I know this is not a nice usage of Hibernate in general but we came across this issue during our Spring Boot migration (5.0.12 to 5.2.17)
Given an entity with ManyToMany list (not sure about ManyToOne ) updating the list with the same detached entities would cause an EntityExistsException.
, have you checked if this is a problem with Hibernate 5.3?
I just did and observed that the same exception is thrown in 5.3.7 tag.
I see precisely why this happens.
The gist of the problem is a collection re-create happens where all the rows in the base table are deleted and then re-inserted with the way the collection gets reset. When this operation gets reinterpreted by Envers, it generates a series of audit operations that mimic that:
The problem here is that when Envers built the table for this collection, only the columns marked with * participate in the primary key and therefore because those 4 operations occur within the boundary of the same transaction, therefore the same revision – we face the problem where a NonUniqueObjectException gets thrown and resolved as an EntityExistsException.
The problem here is how best to resolve this.
I see 2 options forward:
1. Introduce a way to translate the above 4 changes into 2 MOD changes before save.
2. Introduce a non-backward compatible setting that controls if REVTYPE is in the primary-key.
In order to consider (1) I need to do a bit of research but the idea is to see if we can determine before save that we have this use case and consolidate those collection changes into a smaller more concise form. In short, we'd see that our collection of RuleName entities has the same entity-id with both a DEL and ADD operation. We can build a difference between the two and rewrite the collection change as a MOD instead.
In order to consider (2), we'd simply add a configuration setting that would control whether or not we add REVTYPE to the primary key of an audit table mapping that represents a collection. We'd most likely need to have this setting disabled by default in order to preserve backward compatibility and add a migration note so users know how to alter their schema to take advantage of the behavior if they wish.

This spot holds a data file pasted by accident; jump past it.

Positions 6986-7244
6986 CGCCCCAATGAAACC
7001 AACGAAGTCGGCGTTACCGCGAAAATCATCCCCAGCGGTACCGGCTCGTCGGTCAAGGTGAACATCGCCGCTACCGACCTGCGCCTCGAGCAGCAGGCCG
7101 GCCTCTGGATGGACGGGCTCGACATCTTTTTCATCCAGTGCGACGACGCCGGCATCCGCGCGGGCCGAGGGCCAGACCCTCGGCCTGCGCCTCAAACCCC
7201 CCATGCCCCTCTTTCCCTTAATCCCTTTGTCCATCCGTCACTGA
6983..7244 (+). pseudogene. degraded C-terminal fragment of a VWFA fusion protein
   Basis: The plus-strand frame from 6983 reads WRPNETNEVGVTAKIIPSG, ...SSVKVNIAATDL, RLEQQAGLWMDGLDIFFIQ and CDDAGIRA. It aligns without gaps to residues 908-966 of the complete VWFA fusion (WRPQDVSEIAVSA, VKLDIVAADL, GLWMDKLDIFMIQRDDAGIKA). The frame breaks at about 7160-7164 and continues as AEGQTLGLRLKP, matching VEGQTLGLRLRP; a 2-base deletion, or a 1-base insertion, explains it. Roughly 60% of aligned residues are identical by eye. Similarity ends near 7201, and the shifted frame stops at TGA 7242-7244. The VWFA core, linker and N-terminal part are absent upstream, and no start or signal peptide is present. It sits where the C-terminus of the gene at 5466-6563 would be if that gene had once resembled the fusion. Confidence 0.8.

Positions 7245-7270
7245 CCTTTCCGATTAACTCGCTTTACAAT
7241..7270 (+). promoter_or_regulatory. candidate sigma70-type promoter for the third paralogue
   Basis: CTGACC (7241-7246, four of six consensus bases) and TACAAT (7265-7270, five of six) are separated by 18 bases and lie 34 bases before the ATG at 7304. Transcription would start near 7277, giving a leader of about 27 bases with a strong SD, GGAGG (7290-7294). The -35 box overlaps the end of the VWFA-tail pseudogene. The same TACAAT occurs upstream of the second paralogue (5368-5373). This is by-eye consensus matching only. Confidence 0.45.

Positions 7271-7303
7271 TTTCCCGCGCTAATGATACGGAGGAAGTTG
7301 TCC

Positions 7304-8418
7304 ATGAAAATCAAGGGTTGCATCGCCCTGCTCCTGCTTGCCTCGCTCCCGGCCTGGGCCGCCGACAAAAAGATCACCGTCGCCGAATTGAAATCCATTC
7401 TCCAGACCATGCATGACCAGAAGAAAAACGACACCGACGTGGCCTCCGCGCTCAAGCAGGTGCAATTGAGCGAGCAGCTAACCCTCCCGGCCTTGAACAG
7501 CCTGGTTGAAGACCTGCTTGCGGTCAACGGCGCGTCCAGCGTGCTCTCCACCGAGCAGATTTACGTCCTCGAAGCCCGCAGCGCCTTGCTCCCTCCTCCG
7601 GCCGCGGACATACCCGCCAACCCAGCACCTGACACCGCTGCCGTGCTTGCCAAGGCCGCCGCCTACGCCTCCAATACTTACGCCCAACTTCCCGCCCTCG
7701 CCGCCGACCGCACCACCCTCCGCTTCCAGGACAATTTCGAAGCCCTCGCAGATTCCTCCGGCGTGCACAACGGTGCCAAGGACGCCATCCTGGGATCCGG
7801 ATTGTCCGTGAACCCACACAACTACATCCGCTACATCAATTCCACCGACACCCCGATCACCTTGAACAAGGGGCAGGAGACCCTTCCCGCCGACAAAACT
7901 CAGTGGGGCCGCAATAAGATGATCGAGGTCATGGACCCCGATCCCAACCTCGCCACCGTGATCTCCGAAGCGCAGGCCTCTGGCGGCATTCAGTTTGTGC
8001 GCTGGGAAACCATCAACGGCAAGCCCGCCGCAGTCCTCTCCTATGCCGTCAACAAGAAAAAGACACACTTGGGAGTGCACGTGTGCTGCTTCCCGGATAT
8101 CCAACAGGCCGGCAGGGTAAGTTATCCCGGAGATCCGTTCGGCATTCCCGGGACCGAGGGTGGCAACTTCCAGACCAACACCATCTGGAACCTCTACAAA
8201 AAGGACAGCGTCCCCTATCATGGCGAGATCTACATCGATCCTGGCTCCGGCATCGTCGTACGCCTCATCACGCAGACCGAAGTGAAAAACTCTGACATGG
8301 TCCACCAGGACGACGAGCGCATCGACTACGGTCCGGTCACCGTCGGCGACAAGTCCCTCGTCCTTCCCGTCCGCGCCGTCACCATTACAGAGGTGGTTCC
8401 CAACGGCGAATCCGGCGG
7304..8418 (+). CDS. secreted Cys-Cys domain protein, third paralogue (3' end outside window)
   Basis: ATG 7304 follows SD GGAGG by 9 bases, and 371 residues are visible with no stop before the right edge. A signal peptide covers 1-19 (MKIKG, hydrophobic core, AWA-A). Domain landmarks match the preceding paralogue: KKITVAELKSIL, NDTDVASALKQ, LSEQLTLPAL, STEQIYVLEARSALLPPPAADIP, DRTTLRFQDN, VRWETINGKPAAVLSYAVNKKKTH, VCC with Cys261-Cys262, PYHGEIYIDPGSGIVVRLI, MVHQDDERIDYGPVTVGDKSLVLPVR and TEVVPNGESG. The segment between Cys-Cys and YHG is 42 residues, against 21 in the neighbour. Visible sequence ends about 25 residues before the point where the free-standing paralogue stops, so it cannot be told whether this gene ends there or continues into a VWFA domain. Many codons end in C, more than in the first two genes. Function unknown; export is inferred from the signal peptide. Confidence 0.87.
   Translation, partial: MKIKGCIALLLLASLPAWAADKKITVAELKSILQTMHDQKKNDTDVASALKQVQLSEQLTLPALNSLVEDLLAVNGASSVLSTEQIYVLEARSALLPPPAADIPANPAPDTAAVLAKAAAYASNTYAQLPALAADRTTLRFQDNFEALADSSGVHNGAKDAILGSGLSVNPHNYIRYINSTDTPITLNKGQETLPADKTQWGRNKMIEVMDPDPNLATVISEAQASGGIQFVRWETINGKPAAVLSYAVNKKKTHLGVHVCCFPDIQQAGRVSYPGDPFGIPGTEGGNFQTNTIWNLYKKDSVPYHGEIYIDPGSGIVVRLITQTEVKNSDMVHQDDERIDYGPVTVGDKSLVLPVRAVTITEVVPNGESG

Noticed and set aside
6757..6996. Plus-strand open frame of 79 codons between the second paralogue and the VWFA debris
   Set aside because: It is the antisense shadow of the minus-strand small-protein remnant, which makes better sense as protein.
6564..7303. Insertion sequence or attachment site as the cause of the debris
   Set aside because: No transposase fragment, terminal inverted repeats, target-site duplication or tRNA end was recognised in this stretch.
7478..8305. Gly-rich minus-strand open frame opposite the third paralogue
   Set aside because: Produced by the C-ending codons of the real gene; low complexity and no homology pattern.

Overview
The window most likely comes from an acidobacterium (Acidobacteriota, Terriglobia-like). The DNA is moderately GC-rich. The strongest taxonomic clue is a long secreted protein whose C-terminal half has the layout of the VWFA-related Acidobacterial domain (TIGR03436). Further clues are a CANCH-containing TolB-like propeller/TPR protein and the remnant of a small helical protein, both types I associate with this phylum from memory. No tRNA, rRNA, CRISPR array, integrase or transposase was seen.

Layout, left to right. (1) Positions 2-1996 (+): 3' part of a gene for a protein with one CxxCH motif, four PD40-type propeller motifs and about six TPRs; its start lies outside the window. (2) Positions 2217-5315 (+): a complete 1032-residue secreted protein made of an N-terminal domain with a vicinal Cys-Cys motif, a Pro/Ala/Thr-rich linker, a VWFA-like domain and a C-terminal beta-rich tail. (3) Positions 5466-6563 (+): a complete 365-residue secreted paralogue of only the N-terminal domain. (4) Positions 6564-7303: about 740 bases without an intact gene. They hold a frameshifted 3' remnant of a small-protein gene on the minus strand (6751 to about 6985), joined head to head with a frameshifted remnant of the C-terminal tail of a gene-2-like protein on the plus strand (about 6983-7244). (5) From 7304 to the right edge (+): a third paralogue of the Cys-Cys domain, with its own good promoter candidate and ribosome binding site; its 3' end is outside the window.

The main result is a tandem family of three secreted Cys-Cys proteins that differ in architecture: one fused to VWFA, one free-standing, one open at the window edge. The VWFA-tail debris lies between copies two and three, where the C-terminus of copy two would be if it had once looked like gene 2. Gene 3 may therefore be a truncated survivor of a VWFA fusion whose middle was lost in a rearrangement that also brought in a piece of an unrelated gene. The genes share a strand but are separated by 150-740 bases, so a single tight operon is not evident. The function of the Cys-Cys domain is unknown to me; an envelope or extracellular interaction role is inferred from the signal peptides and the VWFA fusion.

As a side note I believe (2) also highlights the importance of Envers being capable of tracking what "version" of the schema it has been using and have a way to effectively migrate itself from version-to-version. By being able to do that, we'd be able to easily make rev-type a primary-key value, add a migration task and for users who upgrade – it just happens, bugfixed, and no manual migration necessary. But that's a long-term goal but we need a short-term fix now.
There are two workarounds I know of right now:
1. Don't recreate the collection
2. If you recreate the collection, do so across two transactions (clear in the first and addAll in the second).
Neither of these are likely ideal for you given your context, but at least with (2) you end up avoiding the problem. I'm not sure if either will work for your situation, but just wanted to share it with you in case.
The problem boils down to how the BasicCollectionMapper detects the difference between an ADD, a DEL, and if an element in the collection simply hasn't changed. At the moment, we do this by delegating the check to the element's Type.
There are essentially 3 types of collections we need to be concerned about:
Collections of basic-types
Collections of embeddables
Collections of entities
For both (1) and (2), the logic the mapper uses works fine. This is because the associated Type for these two scenarios perform both a reference-equality and value-equality check.
Where the logic begins to break down is with (3) as you've noticed. The code currently delegates to EntityType but ORM only considers two entity instances to be identical if and only if they are reference-equal. In your example, the values are actually not reference equal and therefore the change delta logic results in both an ADD and DEL entry.
For (3), the audit table merely holds a reference to the owning entity id and the referenced entity id. So what I believe we can do is rather than delegate the check for (3) to the EntityType, we could instead delegate it to the entity's identifier Type which will either be a basic-type or a composite-type and performs the same type of check used for (1) or (2) depending on if the identifier is basic or an embeddable.
For Envers 5.x, I believe this is a decent compromise. This allows us to fix the underlying problem in such a way that we do not need to impose any schema alterations for users mid major release to deal with the the fact that REVTYPE is not part of the collection table's primary key.
For Envers 6, I'll enforce REVTYPE being part of the primary-key with a backward compatibility configuration option that can be enabled so that existing applications can continue to support legacy behavior until they can manually modify their schema accordingly.